A turn round the tombola.

by tim 19. April 2012 15:19
19.4.12 Thursday.
We start out from Barbate at about 8.20 after a coffee in a bar near the port, all these here seem to open around 8am or mostly just after. Out of town past the deserted nightclub (sensibly placed a few hundred metres from nearest dwelling and on to the beach for a short hop. Very soon we climb the cliffs we mistook for Cape Trafalgar yesterday and wander through pine wood full of green and goldfinches. The pines were planted late 18th and early 19th century to stabilise the dunes along the length of these small cliffs. As before flowers including orchids are numerous, rain threatens but never really happens to us though patches of sand appear to have recently received it.
We descend from the clifftop forest to Los Ganos de Meca and find another cafe just opening, the couple running it walked to Santiago two years ago and spot the badge on Tony's rucksac, we get cake as well as coffee!
We now approach the Faro (lighthouse) at Trafalgar, although a headland, Cape Trafalgar is only about 15m above sealevel and is reached by a spit of mixed rock and sand. This is the tombolo, an isthmus thrown up by the action of two opposing sea currents on a promontory similar in the UK to Chesil Beach and Poftland Bill, although here the mix of sediment from the sea's action is sand and large flatish rocks instead of the regular large pepples we remember from crossing the channel from Weymouth on our first Camino. Some have been piled into cairns across the route.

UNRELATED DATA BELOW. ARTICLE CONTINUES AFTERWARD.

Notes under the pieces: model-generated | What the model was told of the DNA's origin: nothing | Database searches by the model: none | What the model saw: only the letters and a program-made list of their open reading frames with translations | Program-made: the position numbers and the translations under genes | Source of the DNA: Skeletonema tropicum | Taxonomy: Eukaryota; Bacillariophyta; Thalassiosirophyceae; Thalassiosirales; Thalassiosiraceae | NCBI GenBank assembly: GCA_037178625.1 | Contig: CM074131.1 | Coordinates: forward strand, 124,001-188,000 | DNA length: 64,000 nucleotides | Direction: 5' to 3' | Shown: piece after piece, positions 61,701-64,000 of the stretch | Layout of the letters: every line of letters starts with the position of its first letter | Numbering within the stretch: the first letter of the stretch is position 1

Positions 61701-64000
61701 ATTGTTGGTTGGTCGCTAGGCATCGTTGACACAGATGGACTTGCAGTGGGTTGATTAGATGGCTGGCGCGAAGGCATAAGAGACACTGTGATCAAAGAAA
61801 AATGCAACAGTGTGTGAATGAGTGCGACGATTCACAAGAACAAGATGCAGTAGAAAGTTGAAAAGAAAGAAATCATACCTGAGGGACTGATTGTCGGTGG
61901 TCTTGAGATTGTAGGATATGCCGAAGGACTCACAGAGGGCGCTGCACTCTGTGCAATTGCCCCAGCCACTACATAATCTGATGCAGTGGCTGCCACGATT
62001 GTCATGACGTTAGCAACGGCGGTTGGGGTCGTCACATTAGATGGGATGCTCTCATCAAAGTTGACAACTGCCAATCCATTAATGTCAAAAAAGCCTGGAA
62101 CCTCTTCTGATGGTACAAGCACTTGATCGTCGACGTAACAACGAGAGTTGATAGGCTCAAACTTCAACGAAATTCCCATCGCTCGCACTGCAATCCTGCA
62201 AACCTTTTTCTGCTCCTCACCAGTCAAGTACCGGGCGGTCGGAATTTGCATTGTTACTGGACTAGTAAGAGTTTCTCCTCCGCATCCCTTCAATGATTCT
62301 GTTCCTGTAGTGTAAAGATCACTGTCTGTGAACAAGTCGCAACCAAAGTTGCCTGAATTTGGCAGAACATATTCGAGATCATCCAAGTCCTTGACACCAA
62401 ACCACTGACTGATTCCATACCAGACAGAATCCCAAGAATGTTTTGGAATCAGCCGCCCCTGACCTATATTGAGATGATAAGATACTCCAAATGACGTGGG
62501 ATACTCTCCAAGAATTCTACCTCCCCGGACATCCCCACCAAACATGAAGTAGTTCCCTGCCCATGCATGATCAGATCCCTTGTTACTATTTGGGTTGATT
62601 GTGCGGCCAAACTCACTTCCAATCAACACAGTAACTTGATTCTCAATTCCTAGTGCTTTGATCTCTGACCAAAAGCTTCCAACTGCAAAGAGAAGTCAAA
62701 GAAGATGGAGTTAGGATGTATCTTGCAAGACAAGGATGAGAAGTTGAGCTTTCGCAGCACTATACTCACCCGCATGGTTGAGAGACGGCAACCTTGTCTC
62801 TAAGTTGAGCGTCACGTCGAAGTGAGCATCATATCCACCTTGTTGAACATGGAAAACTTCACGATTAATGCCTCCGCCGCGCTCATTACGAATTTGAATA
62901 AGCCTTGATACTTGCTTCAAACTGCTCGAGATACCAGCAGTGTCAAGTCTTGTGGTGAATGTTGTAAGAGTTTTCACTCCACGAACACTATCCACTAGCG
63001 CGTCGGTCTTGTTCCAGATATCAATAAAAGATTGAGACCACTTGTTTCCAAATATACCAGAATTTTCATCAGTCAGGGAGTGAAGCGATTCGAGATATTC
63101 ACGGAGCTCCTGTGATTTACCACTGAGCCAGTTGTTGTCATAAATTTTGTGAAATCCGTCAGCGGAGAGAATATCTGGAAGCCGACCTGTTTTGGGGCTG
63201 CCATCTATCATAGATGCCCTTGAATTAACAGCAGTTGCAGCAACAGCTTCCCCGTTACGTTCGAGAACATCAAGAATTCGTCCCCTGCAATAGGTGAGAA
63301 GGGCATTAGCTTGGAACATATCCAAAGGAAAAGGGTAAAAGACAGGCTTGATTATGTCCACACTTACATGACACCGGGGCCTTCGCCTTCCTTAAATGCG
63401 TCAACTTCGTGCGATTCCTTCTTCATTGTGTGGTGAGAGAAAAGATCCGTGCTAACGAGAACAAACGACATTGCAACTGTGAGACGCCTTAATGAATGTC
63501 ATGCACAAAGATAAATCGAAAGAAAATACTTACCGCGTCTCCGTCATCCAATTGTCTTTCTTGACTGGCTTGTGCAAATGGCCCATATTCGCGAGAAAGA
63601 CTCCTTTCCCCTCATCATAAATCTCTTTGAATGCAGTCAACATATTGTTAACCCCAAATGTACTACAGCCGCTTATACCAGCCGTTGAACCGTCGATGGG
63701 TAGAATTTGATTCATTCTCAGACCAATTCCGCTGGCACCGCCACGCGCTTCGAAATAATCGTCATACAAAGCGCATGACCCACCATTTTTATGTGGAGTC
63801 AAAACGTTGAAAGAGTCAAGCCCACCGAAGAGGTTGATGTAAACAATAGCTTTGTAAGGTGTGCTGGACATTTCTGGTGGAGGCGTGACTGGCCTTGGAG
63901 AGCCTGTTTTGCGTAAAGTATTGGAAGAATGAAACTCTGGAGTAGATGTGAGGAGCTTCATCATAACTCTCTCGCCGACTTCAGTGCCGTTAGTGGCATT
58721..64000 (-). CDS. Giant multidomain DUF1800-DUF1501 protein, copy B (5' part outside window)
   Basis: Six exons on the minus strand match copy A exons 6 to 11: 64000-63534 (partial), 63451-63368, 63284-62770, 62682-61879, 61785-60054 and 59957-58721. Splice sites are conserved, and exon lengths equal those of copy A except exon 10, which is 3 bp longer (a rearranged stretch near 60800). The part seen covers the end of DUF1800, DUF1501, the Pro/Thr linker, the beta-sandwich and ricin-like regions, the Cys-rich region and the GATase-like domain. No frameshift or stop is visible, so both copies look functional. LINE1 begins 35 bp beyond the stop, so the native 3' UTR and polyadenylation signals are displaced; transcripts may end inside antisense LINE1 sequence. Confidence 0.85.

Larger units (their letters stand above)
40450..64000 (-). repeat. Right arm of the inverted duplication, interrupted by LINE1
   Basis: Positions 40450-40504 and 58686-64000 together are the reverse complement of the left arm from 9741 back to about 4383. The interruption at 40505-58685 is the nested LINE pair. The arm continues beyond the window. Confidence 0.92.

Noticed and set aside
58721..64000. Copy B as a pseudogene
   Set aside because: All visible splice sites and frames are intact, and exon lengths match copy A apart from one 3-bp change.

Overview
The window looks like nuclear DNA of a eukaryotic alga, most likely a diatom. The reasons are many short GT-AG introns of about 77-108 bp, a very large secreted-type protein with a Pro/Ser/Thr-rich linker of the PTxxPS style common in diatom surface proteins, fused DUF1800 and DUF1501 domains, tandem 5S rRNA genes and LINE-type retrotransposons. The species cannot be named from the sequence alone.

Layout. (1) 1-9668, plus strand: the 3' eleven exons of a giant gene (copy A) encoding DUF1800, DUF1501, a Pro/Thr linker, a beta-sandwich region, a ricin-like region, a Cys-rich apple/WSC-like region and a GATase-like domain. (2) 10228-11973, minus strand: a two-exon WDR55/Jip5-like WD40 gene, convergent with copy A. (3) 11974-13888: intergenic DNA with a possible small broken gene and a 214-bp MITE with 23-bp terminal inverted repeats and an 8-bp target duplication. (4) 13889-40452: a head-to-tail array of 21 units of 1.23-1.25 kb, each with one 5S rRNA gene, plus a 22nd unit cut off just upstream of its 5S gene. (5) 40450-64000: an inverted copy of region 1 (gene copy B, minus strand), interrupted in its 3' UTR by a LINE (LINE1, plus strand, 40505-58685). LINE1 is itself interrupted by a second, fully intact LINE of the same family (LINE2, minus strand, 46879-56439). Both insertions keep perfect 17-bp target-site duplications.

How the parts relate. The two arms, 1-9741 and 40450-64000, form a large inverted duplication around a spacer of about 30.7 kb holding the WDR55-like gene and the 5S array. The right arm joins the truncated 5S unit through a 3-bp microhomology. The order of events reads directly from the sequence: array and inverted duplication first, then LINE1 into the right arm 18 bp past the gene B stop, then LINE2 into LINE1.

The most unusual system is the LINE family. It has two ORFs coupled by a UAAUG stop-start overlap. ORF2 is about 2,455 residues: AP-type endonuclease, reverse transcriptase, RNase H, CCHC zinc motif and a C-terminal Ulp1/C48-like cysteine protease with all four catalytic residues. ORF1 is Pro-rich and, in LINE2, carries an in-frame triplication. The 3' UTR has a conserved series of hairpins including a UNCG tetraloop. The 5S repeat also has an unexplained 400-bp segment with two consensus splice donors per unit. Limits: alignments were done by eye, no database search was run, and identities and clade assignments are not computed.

We continue across the beach/dunes with a little difficulty finding a decent route as building has occured across the Vereda (small drove route) marked on our map, and sand of less than optimal consistency is frequently encountered. We finally meet up with a metalled road again approaching the Torre Nueva (the "not very" new tower) and stop at a beachside bar for beer and tapas about 13.30. The menu is
quite extensive and we go for three tapas, pollo (chicken), carne (meat), both which come with a few fritas however Tim opts for the unknown Ajielas de Huevos, (when it arrives we are no wiser). Tony translates from the internet ajielas as dressing but Betsy swears huevos is eggs and it looks and tastes nothing like egg. Eventually we realise from the faint fishy taste and gritty texture we are eating roe and Betsy's hard work with the Spanish cds and books is vindicated.
We are now only about 4-5km from Conil our destination but along the beach (the direct route) lies a significant river, the Rio Salado. Google maps suggest this is crossable at low tide on the beach but we have doubts, happily the locals have built a footbridge and we enter Conil de la Frontera in fine style direct from the beach and find lodgings eazily along the front.
24km over 7hours.
Link to where we are on Google Maps


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